I have a HPI blitz i converted that can run both remote and sensor based. I started coding it to learn the short course track at the local RC course. Its run by a Amtel chip so not fez based. I put it away for some reason not quite sure. Maybe cause i have way to many robots.


Hmm, well, I was thinking about using a Traxxas Rustler of some sort. Plenty of room onboard for electronics, and if I wanted to, I could probably layup a flat fiberglass top to cover with velcro for all of the electronics, breadboards, servo mounts, etc.

I don’t even need anything fancy. As long as it has a typical ESC and steering servo, I’m set. Any other car suggestions?


Just make sure you dont raise its center of gravity to high when traveling at higher speeds it will matter.


I don’t think I’d run it much past 6-10MPH. Even that kind of speed is probably too fast, so I don’t think I’d have to worry about where the CG is.

Still trying find other cars…


well is you are looking for ultra stable and speed it not the biggest thing look at rock crawlers. I have a loki that wont stop.


What do you guys think of the Duratrax Evader?

I like how the ESC is up on that post. More space for electronics on the bed.

One of my concerns is that chassis looks to be made of cheap plastic. Is that the norm for these cars?

The Evader is the cheapest option I have looked at so far; you can get it RTR as low at $120


look like it has real good space to work with in the chassis. The style of plastic looks pretty normal for a RC car.


I looked further into it, and I don’t really like the Evader too much. For one, it doesn’t appear to be the fastest, only 20MPH. I was looking for more like 25MPH, 35 would be GREAT. Also, the Evader doesn’t come with a batter and charger, so it isn’t really very RTR.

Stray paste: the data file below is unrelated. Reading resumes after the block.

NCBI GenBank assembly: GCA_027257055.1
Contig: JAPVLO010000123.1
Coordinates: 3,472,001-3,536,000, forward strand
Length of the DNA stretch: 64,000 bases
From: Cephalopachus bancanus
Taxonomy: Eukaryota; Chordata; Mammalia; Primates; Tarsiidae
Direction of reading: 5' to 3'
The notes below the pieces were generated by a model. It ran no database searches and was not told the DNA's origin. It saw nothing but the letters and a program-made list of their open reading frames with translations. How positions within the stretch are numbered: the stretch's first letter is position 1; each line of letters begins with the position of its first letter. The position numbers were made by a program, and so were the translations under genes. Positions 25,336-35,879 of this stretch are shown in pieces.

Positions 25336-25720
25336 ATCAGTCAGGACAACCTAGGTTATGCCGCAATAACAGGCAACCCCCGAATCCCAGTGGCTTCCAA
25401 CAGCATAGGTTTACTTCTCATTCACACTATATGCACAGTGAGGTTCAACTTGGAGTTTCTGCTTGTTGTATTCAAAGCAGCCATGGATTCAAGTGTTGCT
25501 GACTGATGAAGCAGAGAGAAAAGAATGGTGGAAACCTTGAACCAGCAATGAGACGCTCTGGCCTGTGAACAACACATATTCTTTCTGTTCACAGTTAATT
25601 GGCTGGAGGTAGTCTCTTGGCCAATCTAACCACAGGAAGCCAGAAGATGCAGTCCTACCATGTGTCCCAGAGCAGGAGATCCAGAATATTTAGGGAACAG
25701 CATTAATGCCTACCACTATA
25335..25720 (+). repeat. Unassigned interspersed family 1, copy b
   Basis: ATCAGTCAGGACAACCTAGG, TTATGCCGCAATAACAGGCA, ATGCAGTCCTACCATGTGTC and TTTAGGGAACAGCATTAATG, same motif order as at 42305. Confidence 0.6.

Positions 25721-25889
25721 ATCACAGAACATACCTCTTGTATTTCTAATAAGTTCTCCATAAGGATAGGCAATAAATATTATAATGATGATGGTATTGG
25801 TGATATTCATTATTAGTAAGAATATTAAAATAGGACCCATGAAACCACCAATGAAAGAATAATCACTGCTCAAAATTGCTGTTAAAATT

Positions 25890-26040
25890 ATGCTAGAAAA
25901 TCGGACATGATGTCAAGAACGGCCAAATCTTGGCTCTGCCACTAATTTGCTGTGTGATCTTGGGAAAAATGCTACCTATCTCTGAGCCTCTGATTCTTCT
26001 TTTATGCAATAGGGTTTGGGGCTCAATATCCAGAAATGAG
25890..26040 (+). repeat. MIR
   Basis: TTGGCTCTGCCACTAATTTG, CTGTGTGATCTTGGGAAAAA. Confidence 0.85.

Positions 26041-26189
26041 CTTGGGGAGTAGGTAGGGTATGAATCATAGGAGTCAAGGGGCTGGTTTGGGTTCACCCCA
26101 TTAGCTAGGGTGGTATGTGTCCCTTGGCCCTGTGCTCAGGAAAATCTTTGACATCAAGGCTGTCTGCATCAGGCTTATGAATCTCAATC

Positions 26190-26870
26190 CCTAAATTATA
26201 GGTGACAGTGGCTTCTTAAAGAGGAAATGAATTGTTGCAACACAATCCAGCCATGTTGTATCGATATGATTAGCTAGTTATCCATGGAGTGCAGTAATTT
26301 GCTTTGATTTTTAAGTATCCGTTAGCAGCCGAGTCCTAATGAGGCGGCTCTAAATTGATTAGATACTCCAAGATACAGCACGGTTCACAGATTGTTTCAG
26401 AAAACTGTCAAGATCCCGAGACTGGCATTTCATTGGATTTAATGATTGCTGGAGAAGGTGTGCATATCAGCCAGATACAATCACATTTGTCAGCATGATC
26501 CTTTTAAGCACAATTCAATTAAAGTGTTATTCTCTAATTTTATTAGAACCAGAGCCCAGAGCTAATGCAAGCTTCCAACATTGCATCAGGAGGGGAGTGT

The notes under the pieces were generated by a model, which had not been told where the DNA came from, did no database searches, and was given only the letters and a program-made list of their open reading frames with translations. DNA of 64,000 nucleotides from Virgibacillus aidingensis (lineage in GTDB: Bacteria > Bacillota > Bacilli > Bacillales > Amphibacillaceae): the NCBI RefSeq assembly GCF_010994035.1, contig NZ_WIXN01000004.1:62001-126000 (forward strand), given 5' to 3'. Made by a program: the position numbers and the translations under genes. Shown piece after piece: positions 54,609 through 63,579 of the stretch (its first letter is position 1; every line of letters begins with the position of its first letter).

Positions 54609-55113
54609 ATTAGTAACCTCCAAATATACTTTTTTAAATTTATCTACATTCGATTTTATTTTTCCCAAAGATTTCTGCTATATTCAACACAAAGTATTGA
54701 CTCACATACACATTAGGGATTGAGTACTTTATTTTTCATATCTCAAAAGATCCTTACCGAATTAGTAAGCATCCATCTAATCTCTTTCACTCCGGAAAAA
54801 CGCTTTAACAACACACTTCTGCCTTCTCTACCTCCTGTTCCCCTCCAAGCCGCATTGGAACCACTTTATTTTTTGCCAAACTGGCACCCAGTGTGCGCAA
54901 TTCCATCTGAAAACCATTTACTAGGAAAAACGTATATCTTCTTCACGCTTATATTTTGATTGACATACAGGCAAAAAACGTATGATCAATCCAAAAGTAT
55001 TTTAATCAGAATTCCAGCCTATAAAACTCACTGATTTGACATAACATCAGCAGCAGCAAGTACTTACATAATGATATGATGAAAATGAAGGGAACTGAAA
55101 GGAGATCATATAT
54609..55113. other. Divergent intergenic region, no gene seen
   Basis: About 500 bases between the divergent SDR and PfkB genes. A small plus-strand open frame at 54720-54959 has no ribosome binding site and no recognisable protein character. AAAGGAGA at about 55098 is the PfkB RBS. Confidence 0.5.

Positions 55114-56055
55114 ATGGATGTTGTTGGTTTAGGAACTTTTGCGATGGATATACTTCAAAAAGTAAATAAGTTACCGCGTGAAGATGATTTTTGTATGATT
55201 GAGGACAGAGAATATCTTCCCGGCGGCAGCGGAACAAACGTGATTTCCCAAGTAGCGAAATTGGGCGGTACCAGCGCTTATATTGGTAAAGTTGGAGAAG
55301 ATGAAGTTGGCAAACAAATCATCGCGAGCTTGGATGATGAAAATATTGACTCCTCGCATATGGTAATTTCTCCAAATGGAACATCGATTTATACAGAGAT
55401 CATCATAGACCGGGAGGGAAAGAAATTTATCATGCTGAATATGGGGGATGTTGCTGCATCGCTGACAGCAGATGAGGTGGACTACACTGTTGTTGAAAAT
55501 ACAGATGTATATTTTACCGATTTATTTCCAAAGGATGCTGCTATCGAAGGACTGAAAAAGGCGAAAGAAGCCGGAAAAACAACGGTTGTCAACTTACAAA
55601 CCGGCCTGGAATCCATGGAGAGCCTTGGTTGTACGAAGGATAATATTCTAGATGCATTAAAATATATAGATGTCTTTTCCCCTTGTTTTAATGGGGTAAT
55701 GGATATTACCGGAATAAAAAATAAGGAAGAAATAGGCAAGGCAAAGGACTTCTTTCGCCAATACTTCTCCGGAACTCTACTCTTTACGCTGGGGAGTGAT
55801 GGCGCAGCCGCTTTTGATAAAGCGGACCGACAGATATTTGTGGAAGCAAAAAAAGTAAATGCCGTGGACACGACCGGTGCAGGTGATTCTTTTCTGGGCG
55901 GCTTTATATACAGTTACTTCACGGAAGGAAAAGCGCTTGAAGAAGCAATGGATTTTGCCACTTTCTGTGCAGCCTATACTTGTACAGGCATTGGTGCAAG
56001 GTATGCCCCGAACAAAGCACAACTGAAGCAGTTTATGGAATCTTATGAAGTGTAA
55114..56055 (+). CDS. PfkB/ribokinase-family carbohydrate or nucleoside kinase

I still think a Ruslter or a Bandit is a better fit. Not as cheap, but sometimes it’s really worth paying a bit more. Whether that matters in a situation like this is up for debate, though.


I saw this video on Youtube:

…and it seems to say that this, in fact, a practical idea. I’m going to talk to a firend of mine, and I might order a car in the next two weeks or so…


To bump this thread again, I found another car I like:

I just took a look at one in person. It’s a nice car, but it looks like there would have to be a tray or something made to put the electronics on. There isn’t a ton of room for them on the chassis itself.

The big difference between this and Ruslter is that this is quite a bit cheaper and can be had for about $129 or $119 depending on where you look.


I would go to walmart or any supper market and see what they have on clearance. You may find similar RC cars for much lower price.


You could use plexi for the electronics mounting?


I could do that, but the whole point of this project is to use a high powered hobby grade RC car to run a course in as little time as possible.

I was actually going to use a fiber glass layup, unless I can get something better designed.